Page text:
Over the weekend, while you were drinking coffee or escaping from town for a hike, over 1,000 cyclists took to the endless network of dirt roads around Emporia, Kansas in what’s become known as the premier gravel race in the world, Dirty Kanza. The full course is a 200-mile loop through the undulating Flint Hills, a route that might take days to complete. That is unless you’re Colin Strickland, who did it in less than ten hours with a time of 9:58:49 (a new course record). What’s more, he and women’s division winner Amity Rockwell both did it on a bike that was revealed just days before the event: Allied Bicycle’s new gravel-oriented Able.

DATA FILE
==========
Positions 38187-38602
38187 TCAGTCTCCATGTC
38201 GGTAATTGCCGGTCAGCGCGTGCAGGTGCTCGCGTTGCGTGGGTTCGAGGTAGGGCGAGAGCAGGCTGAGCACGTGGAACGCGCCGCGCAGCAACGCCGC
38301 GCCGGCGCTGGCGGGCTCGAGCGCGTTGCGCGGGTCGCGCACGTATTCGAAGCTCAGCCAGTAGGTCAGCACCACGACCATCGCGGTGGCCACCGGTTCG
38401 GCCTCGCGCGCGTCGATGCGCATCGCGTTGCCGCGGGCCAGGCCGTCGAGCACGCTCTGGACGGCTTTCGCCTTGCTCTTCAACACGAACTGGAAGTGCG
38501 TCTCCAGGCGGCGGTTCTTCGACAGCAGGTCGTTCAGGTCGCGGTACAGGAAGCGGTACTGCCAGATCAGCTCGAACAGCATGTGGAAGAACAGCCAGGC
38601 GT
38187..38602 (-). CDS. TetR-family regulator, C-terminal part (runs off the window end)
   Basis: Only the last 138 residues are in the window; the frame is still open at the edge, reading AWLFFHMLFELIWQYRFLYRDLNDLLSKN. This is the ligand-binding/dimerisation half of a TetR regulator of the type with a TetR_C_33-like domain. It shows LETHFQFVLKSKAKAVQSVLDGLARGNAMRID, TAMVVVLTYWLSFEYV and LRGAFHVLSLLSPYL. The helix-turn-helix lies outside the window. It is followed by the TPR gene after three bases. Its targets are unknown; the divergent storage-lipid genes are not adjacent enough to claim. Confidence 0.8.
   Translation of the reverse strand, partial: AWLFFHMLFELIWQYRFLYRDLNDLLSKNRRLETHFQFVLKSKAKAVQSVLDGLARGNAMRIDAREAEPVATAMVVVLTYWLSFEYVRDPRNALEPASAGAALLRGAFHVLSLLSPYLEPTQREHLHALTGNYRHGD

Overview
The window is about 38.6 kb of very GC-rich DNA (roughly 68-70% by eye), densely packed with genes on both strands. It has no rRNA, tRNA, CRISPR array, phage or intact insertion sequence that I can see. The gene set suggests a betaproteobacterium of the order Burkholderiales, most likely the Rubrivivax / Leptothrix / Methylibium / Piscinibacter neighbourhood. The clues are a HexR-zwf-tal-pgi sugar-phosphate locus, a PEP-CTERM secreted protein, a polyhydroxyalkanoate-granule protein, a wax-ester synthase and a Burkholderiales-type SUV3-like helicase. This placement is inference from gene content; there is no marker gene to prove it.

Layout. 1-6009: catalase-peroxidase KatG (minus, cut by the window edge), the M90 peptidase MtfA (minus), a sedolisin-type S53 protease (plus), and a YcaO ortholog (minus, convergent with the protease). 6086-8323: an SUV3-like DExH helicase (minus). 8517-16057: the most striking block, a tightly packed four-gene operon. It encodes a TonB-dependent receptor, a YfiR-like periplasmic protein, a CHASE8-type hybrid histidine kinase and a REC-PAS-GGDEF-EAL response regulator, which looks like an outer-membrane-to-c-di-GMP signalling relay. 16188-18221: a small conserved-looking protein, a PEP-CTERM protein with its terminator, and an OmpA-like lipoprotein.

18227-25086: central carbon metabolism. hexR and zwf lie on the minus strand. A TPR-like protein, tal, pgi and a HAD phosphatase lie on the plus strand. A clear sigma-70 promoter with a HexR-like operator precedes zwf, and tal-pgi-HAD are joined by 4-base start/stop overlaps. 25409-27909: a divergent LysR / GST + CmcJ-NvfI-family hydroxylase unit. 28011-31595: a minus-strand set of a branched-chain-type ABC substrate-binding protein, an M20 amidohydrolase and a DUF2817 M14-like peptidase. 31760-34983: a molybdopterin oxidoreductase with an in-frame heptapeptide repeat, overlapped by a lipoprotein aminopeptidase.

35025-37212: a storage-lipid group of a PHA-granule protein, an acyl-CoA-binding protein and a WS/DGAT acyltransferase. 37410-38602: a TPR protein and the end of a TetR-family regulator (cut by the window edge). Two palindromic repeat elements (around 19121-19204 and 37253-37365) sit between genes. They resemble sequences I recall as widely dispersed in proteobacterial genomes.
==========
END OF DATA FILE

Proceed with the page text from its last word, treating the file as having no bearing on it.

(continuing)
The Able was made for Kanza. As a fat tire drop-bar, the Able is a mash-up of sorts that demonstrates how much space the gravel category still contains for creative interpretation. If gravel occupies the space between road and mountain bikes, the Able leans further toward the latter, mainly by providing clearance for fatter tires. And that’s the reason for the Able’s most visually striking feature, a raised chainstay that immediately calls to mind the mountain bikes from years past. The idea here is to create more room for wider tires without lengthening the stays, which keeps the bike light and nimble. And in turn, a bike with wider tires is better equipped to speed down mountain bike trails and gnarly roads, like the ones in Kansas’s Flint Hills.
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